The Last Blast of the Trumpet
This third and final volume in the novelization of the life of John Knox takes the Scottish reformer from his return to his flock in 1559 after enforced exile to his death in 1572. These years cover the widowed Mary Stewart’s return from France to claim her throne and Scotland for Catholicism with her two eventful marriages that will be much more familiar to readers.
Being dropped in the middle of these characters’ lives is very difficult. Although a list of characters at the beginning helps a little, the 16th century is very difficult on this level. For example, there are many Elizabeths, not least of all is the champion of Protestantism on the English throne. How to make clear to the reader which is which is a challenge of character building and invention. Also, characters can become elevated to new honors and then are referred to by these new names. If skill had been employed to make us invested in certain characters, we might have tolerated this inherent confusion better.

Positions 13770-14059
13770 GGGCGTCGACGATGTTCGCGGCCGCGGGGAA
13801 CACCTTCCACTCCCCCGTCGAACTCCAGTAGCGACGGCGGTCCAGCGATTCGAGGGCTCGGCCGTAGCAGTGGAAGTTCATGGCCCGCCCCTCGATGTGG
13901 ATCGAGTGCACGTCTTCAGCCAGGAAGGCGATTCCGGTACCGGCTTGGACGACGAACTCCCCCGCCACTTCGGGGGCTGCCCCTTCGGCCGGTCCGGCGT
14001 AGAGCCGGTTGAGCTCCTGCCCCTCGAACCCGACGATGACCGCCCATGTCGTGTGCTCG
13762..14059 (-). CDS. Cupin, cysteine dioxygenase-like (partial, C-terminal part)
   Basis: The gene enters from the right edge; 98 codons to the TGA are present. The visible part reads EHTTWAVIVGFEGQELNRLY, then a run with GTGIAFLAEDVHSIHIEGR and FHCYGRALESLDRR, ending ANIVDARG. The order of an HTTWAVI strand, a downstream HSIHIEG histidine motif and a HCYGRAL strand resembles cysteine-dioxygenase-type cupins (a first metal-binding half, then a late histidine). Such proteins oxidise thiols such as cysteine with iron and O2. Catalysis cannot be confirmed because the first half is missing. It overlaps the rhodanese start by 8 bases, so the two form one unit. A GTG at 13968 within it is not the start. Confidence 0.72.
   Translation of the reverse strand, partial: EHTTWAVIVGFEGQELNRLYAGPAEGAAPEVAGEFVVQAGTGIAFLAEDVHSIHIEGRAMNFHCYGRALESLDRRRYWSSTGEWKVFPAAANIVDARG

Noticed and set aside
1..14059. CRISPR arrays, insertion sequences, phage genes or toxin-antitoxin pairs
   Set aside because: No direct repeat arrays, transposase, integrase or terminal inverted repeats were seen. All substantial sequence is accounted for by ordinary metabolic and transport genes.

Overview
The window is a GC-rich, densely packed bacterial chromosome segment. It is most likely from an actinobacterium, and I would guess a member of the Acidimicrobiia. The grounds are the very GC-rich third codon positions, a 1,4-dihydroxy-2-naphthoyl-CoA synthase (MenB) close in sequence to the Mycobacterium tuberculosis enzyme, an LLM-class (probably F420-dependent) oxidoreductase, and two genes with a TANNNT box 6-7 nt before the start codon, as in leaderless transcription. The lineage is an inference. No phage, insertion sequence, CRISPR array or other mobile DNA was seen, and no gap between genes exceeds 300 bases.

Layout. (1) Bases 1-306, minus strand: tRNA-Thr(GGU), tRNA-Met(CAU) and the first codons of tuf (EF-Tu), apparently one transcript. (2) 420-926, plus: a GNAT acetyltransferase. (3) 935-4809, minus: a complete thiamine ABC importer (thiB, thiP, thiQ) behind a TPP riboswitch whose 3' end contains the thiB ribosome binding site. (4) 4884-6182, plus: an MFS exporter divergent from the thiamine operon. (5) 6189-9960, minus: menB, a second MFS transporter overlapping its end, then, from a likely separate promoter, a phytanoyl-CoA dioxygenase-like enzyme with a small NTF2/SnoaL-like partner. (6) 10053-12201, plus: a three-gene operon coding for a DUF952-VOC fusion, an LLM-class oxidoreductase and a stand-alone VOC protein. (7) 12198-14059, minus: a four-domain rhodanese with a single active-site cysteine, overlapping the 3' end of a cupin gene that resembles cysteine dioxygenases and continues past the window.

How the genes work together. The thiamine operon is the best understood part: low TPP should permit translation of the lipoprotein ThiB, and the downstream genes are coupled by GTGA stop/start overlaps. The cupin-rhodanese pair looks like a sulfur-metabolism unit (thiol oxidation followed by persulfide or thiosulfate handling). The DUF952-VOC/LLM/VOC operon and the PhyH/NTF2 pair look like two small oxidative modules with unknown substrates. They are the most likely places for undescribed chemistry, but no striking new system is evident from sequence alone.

Knox in particular is erratic in his motivations—which may indeed have been the case, but a sympathetic protagonist would not be so hapless. Much more interesting are the characters of Elisabeth Hepburn and her spiritual heir Isabelle. The author postulates that this prioress Elisabeth is the mother of Knox, which is a very interesting if unsubstantiated conflict—but limited in this final third of the trilogy.
Thick use of Scottish vocabulary adds to the voice, but makes reading difficult. A vocabulary list would have helped. Finally, scenes where important events happened offstage and are merely reported by someone—bursting in on a dithering Knox as often as not—do not help flagging interest.